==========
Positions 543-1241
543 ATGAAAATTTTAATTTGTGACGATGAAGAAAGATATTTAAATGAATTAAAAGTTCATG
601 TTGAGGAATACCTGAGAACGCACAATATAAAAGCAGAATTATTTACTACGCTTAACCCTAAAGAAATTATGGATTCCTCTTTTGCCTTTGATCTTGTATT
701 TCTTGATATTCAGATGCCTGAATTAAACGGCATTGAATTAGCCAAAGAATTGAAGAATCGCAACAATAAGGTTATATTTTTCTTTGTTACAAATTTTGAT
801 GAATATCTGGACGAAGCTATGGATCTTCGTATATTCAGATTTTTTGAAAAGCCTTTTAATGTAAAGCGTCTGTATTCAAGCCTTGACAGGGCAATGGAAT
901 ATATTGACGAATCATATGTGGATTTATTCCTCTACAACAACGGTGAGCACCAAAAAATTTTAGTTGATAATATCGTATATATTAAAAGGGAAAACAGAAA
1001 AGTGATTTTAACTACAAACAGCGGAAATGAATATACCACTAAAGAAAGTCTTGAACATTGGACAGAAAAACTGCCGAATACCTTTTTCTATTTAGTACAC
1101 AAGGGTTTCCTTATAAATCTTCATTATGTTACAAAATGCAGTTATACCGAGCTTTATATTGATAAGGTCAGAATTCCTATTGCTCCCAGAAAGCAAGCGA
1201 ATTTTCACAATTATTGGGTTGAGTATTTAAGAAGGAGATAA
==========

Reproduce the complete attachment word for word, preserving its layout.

Positions 543-1241
543 ATGAAAATTTTAATTTGTGACGATGAAGAAAGATATTTAAATGAATTAAAAGTTCATG
601 TTGAGGAATACCTGAGAACGCACAATATAAAAGCAGAATTATTTACTACGCTTAACCCTAAAGAAATTATGGATTCCTCTTTTGCCTTTGATCTTGTATT
701 TCTTGATATTCAGATGCCTGAATTAAACGGCATTGAATTAGCCAAAGAATTGAAGAATCGCAACAATAAGGTTATATTTTTCTTTGTTACAAATTTTGAT
801 GAATATCTGGACGAAGCTATGGATCTTCGTATATTCAGATTTTTTGAAAAGCCTTTTAATGTAAAGCGTCTGTATTCAAGCCTTGACAGGGCAATGGAAT
901 ATATTGACGAATCATATGTGGATTTATTCCTCTACAACAACGGTGAGCACCAAAAAATTTTAGTTGATAATATCGTATATATTAAAAGGGAAAACAGAAA
1001 AGTGATTTTAACTACAAACAGCGGAAATGAATATACCACTAAAGAAAGTCTTGAACATTGGACAGAAAAACTGCCGAATACCTTTTTCTATTTAGTACAC
1101 AAGGGTTTCCTTATAAATCTTCATTATGTTACAAAATGCAGTTATACCGAGCTTTATATTGATAAGGTCAGAATTCCTATTGCTCCCAGAAAGCAAGCGA
1201 ATTTTCACAATTATTGGGTTGAGTATTTAAGAAGGAGATAA